Two six-foot-tall mounds on the campus of Louisiana State University (LSU) are the oldest man-made structures ever discovered in North America.
Using radiocarbon dating, the authors of the study published in American Journal of Science, determined that building efforts at the mounds began 11,000 years ago and were completed over several millennia.
Analysis of sediments taken from the two mounds on the LSU campus showed that they were built in layers, the oldest containing ash from burnt reeds and reed plants. In the ash, the researchers discovered microscopic fragments of carbonized mammalian bones called osteons.
“Layers of reed and reed phytoliths, which contain very few osteons, are indicative of extensive fires,” the authors wrote. Such infernos would have been too hot for cooking and are therefore likely to have served a ritual function. “This discovery supports the argument that the fires were used for ceremonial or cremation purposes,” the researchers concluded. according to IFL Science.
The ritual role of mounds
The team could not determine whether the osteons were of human or animal origin. “We requested permission to conduct DNA testing on the microscopic bone material found, but permission was denied by the Native American communities that were contacted,” they revealed.
Known as Mound A and Mound B, the two structures in North America were assembled by ancient indigenous cultures and were only completed 6,000 years ago. According to the researchers, the structures are aligned with a point on the horizon that is 8.5 degrees East of true North. Six millennia ago, the giant red star Arcturus, which is among the brightest stars in the sky, would have risen at this very spot.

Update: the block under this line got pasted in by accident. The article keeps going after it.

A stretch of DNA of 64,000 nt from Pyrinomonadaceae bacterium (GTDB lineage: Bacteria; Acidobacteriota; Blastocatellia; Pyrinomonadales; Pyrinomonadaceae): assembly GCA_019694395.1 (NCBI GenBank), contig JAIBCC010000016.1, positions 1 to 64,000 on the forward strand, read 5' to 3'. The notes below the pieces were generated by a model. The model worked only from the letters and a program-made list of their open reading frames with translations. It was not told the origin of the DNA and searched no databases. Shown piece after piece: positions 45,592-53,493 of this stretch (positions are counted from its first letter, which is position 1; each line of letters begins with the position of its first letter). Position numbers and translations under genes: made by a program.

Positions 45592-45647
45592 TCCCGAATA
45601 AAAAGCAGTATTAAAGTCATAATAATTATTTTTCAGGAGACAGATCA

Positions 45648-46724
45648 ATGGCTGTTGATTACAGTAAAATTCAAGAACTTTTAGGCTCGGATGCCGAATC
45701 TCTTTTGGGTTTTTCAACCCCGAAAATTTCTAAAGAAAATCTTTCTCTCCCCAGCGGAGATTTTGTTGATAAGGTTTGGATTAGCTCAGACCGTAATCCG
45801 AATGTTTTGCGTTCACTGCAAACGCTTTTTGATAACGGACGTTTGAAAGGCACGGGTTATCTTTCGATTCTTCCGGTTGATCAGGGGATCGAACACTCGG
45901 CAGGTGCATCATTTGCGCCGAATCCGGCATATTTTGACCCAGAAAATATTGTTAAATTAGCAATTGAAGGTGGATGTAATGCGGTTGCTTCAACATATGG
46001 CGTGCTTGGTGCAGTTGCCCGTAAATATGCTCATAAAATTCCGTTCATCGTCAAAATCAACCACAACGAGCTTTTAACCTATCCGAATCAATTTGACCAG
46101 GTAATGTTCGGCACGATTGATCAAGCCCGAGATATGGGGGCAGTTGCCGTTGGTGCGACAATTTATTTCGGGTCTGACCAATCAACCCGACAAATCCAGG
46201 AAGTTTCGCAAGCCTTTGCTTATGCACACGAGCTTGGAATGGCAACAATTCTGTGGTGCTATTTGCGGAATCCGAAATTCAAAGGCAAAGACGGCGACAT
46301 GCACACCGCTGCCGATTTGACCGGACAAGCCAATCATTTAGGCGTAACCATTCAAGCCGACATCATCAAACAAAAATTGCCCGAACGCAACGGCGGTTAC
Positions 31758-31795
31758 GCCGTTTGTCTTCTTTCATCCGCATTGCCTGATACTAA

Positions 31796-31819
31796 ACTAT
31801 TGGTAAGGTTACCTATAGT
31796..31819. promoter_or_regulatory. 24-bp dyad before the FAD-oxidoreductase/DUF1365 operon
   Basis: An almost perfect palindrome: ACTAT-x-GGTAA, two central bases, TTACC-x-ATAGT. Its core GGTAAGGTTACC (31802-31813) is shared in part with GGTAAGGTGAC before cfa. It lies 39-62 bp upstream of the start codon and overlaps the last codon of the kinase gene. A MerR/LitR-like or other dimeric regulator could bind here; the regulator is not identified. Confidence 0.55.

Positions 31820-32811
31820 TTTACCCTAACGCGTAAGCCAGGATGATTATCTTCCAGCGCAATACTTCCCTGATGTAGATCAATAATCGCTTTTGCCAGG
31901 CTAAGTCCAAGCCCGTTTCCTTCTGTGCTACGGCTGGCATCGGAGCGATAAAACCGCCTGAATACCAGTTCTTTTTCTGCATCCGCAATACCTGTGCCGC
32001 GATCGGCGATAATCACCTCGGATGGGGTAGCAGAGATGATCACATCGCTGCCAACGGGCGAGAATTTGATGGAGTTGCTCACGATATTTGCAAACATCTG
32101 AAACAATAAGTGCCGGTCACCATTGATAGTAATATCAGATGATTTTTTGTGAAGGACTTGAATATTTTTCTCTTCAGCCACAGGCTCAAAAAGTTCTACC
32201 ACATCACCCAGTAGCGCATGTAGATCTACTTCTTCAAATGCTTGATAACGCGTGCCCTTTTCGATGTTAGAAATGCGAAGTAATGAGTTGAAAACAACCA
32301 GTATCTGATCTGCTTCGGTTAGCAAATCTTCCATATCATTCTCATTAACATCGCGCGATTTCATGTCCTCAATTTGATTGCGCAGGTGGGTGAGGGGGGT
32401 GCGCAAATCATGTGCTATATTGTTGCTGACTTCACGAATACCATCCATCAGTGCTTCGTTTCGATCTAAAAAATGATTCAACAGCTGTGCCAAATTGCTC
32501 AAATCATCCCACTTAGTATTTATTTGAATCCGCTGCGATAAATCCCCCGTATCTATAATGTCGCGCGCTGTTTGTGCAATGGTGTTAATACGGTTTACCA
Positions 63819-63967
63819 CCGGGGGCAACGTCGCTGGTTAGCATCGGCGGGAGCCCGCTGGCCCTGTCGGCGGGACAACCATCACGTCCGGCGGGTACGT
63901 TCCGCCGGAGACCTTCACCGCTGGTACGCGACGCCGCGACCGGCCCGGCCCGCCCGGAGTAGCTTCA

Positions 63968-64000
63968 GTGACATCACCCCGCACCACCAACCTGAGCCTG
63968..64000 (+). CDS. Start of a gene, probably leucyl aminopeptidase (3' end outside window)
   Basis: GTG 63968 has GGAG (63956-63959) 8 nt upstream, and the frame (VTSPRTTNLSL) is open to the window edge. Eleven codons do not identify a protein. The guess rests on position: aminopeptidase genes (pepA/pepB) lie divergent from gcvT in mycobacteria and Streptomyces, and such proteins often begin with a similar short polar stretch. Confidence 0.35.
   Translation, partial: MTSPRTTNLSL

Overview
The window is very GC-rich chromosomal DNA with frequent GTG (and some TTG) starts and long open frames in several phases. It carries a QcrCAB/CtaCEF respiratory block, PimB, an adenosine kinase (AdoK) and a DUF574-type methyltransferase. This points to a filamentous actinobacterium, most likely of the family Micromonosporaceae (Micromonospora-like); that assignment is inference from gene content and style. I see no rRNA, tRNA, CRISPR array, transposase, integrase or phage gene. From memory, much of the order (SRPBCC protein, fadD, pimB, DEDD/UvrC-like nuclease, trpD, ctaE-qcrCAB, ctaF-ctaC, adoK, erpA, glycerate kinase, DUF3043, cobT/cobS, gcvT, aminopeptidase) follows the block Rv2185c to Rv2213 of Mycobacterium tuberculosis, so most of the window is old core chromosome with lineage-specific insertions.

Commenting on this discovery, study author Brooks Ellwood explained that “the people who built the mounds, about 6,000 years ago, coordinated the orientation of the structures to align with Arcturus, as seen in the night sky at that time.”
Reconstructing the history of the two mounds
Through their analysis, the researchers reconstructed the history of the two mounds, revealing that Mound B was started about 11,000 years ago, while Mound A was started about 9,500 years ago. However, the distribution of tree roots in the mounds suggests that they were abandoned for about a millennium, beginning 8,200 years ago, when the Northern Hemisphere experienced a sudden and drastic drop in temperatures.
“We don’t know why they abandoned the mounds about 8,200 years ago, but we do know that their environment changed suddenly and dramatically, which could have affected many aspects of their daily lives,” says Ellwood. Construction finally resumed about 7,500 years ago, when the two mounds were about half their current height. Over the next 1,500 years, the two mounds were built to their current size, at which point “the mounds on the LSU campus were permanently abandoned by the natives.”
Despite being abandoned, the two small mounds have withstood the test of time, leading the authors to speculate that “the mounds on the LSU campus may represent the oldest known and still intact man-made structures on Earth.”